After the 102nd Indianapolis 500 was in the books, one could only imagine what the outcome might have been had Alexander Rossi started in the fourth or fifth row instead of the last one.
Because, just like at Phoenix last month, nobody passed any more cars and nobody did it with any more panache.
The 2016 Indianapolis 500 winner put on a show Sunday as he charged from 32nd to fourth in the NAPA Honda and made one of the most bodacious passes in recent history.
“I feel like we did what we could and maximized what we had,” said Rossi, whose effort put him two points behind leader Will Power in the Verizon standings heading for the double-header in Detroit. “Hats off to the NAPA crew, Andretti Autosport and Honda – everyone was on their A game today.”
After posting the 10th-fastest speed in the opening round of time trials, Rossi had a big moment on his last lap during the second day of qualifying and that relegated him to the back row.
“You can’t help but think what we could have done from ninth or 10th like we were hoping for, but at the end of the day that was what we got,” he said.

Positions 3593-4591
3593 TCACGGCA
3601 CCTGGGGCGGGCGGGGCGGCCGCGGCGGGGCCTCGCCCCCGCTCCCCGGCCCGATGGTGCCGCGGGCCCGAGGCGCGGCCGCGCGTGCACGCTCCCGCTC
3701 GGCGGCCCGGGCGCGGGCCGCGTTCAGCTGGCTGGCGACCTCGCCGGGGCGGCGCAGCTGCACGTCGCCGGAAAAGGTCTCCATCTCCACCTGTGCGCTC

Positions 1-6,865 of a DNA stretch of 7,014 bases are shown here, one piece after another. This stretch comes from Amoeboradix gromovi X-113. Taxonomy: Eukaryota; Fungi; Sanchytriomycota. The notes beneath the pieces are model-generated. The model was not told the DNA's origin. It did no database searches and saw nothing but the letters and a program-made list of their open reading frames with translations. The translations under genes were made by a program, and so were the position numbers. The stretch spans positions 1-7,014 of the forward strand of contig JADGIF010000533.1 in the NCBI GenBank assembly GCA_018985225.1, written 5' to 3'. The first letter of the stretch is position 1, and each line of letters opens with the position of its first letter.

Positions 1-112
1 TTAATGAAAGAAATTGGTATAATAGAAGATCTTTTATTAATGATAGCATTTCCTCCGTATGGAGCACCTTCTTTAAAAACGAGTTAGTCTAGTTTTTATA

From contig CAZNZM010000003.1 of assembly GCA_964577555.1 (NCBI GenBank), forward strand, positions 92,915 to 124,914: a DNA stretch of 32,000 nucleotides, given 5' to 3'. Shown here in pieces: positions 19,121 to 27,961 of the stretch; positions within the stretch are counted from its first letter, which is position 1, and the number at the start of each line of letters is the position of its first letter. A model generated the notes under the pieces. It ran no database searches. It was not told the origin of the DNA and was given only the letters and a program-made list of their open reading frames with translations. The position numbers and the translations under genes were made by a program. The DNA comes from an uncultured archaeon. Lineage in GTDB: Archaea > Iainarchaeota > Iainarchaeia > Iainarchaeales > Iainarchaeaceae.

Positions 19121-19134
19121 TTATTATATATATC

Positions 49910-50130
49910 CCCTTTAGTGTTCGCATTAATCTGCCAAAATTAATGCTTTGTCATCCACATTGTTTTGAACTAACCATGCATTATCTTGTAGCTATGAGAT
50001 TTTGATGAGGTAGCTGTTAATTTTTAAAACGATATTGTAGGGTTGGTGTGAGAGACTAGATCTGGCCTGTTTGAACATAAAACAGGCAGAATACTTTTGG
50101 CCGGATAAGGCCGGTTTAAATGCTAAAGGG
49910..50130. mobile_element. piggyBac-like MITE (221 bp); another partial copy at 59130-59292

“They gave me all the tools I needed. With this car, it is so difficult to pass. The fact that we were able to pass 28 cars I think is a testament to the team.”
At one point, it looked like 32nd to first was a distinct possibility. On Lap 153, the 26-year-old Californian used the high side in Turn 1 to vault past Simon Pagenaud and teammate Ryan Hunter-Reay and go from fifth to third. It was a breathtaking move but, in the end, he had to settle for fourth.
“Doing anything more than that from the last row was going to be a challenge,” he said. “But I don’t look back on anything and wish we’d done anything different.
“It was a good day from a championship perspective but we didn’t have enough to win. So congrats to Will.”